I also am going to climb aboard the same wagon as a bona fide American war hero, Republican U.S. Sen. John McCain, who speaks from personal experience in expressing his support for what the Intelligence Committee Democrats say about torture techniques. McCain’s view of those “EITs” is formed by his own experience as a prisoner of war in Vietnam. He said that captives will say anything to stop the pain and that the information they give to the enemy is more bogus than believable.

Cheney continues to defend tactics that are not in keeping with the values we hold dear in this country. Yes, we’re at war with some loathsome organizations that employ equally loathsome tactics on the people they capture. Does that mean we should sink to that level of barbarism? No.

It means we employ our own sophisticated interrogation techniques to glean information.

And no, no one is saying we should kiss the captives on the cheek, as some have suggested.

What the Senate panel is saying, as I understand it, is that the United States must be true to its claim of being better than the enemy we’re seeking to destroy.

 

 

 

McCain knows — and hates — torture

In the name of all that is sane and sensible, if only the rest of America would listen to John McCain when he talks about torture.

The Arizona Republican knows what torture is and what it does. He speaks from intense and deeply moving personal experience.

http://www.huffingtonpost.com/2014/12/09/john-mccain-says-cia-tort_n_6295986.html

And that is why he needs to be heeded when he condemns the practice of torturing suspected al-Qaeda terrorists, as detailed in a Senate Intelligence Committee summary report.

McCain is the only member of the U.S. Senate who’s been tortured by the enemy with whom we were at war. He spent more than five years as a prisoner of war in North Vietnam. So when this man speaks of torture, he knows of which he speaks.

At issue is whether the techniques employed on those suspected terrorists produced “actionable intelligence” in the war against international terrorism. McCain believes such interrogation techniques drive captives to say anything to avoid being tortured.

“I know from personal experience that the abuse of prisoners will produce more bad than good intelligence,” McCain said in a speech on the Senate floor. “I know that victims of torture will offer intentionally misleading information if they think their captors will believe it. I know they will say whatever they think their torturers want them to say if they believe it will stop their suffering.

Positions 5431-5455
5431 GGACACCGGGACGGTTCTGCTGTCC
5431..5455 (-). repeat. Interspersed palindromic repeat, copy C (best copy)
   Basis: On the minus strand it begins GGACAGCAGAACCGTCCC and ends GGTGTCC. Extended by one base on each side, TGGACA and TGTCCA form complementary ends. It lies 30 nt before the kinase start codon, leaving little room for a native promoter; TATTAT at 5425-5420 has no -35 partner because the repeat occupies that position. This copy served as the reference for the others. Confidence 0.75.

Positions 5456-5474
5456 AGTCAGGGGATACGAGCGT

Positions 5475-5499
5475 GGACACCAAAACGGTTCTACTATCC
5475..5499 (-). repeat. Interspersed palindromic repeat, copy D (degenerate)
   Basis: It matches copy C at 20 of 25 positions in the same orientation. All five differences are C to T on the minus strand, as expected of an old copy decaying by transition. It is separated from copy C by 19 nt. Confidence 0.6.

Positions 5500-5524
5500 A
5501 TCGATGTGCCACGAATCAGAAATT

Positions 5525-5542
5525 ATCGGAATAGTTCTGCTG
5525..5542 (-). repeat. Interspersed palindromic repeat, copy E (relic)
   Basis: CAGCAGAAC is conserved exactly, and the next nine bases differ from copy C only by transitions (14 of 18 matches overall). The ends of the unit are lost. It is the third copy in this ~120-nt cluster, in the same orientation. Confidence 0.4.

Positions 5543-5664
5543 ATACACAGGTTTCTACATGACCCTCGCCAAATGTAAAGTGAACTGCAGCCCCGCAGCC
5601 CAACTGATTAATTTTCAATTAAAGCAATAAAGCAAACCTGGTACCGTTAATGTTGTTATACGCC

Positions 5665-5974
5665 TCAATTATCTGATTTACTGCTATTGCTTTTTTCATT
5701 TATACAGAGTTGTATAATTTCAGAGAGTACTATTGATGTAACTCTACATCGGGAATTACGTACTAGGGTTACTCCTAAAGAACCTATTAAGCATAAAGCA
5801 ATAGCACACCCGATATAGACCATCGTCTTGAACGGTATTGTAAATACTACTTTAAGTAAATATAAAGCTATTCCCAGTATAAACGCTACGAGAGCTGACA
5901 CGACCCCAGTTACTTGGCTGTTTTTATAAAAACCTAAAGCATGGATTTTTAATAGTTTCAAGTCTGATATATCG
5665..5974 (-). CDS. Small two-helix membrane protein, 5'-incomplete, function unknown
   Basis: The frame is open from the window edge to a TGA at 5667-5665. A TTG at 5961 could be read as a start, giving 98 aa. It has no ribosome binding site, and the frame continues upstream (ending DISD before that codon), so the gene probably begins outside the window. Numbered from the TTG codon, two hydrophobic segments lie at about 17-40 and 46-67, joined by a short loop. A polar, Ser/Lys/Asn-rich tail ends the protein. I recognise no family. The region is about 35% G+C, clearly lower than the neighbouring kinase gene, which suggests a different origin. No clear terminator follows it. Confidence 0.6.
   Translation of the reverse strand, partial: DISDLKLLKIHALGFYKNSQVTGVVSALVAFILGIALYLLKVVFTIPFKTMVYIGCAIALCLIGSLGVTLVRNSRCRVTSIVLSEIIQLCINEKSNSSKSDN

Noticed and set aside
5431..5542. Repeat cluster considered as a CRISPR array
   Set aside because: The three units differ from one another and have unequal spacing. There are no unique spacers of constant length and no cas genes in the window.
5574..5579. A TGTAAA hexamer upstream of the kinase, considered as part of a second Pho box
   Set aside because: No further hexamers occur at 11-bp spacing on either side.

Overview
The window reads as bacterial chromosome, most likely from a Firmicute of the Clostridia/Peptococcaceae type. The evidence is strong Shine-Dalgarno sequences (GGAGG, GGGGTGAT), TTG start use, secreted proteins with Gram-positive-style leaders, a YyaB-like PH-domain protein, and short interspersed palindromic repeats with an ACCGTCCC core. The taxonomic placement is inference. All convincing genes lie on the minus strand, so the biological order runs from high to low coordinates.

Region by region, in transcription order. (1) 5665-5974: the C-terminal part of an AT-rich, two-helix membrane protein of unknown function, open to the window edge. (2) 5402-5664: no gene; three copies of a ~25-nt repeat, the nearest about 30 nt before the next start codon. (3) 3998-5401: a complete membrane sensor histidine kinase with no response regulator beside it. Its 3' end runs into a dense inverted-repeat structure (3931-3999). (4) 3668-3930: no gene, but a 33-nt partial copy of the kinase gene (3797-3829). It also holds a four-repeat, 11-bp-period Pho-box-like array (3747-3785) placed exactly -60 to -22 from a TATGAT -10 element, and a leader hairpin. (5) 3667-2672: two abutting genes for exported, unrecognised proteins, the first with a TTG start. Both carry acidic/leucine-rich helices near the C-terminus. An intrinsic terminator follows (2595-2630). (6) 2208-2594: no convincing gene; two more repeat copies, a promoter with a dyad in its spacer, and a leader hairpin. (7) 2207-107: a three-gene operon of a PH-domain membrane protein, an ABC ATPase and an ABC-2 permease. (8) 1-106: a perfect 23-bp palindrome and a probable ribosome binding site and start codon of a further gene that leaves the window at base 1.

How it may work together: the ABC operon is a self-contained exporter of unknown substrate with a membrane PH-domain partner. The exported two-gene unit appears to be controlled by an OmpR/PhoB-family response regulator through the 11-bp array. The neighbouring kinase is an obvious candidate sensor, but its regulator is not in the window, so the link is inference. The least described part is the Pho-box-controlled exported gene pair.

“Most of all, I know the use of torture compromises that which most distinguishes us from our enemies, our belief that all people, even captured enemies, possess basic human rights, which are protected by international conventions the U.S. not only joined, but for the most part authored,” McCain said.

The Republican has been fairly surly and gruff in his criticism of President Obama, who beat him in the 2008 race for the presidency. But the president vowed to erase these interrogation techniques from our country’s policy manual. To that end, McCain has endorsed his former foe’s initiative.

The torture tactics used on the terror suspects well could have been counterproductive as we’ve continued to search for and eliminate terrorist leaders.

What’s more, as McCain has noted, they run counter to the belief that “even captured enemies” must be protected from barbaric treatment.

A presidential pardon may be in order

The beans are spilled. The cat’s out of the bag. The CIA just might have broken some laws when it detained suspected terrorists and subjected them to torture techniques immediately after the 9/11 attacks.

The spy agency says otherwise, that it broke no laws.

U.S. Senate Democrats on the Intelligence Committee insist that the torture techniques were real and allege that they broke U.S. law.

http://www.nytimes.com/2014/12/10/opinion/the-senate-report-on-the-cias-torture-and-lies.html?ref=opinion&_r=0

The New York Times editorial board refers to the findings in the just-released Senate summary of the “enhanced interrogation” as a sign of “depravity” that defies comprehension.

The thought has occurred to me. Perhaps it’s not an original thought, but I’ll toss it out there anyway.

Given that there’s really no serious need to prosecute anyone for alleged criminal activity, perhaps a presidential pardon would be in order.

Go ahead and snicker. This is a serious suggestion, even absent any formal criminal charges being filed against the principals involved — namely President Bush, then-CIA director George Tenet, then-Defense Secretary Donald Rumsfeld, national security adviser Condoleezza Rice and Vice President Dick Cheney.

Hey, President Ford pardoned his immediate predecessor in the White House, Richard Nixon, for crimes he may have committed while covering up the Watergate burglary. That was the right call in 1974. A similar pardon just might be the right call now.

Let’s have the debate over whether the suspected terrorists were tortured illegally. Both sides will vent. Both will have their say.

There well might be an inclination in some circles to prosecute those in charge at the time. Others will be declare that there’s no need now to punish those who might have committed a crime.

That’s where President Obama can step in.

He’s got the power to issue summary pardons. This well could be the time to act.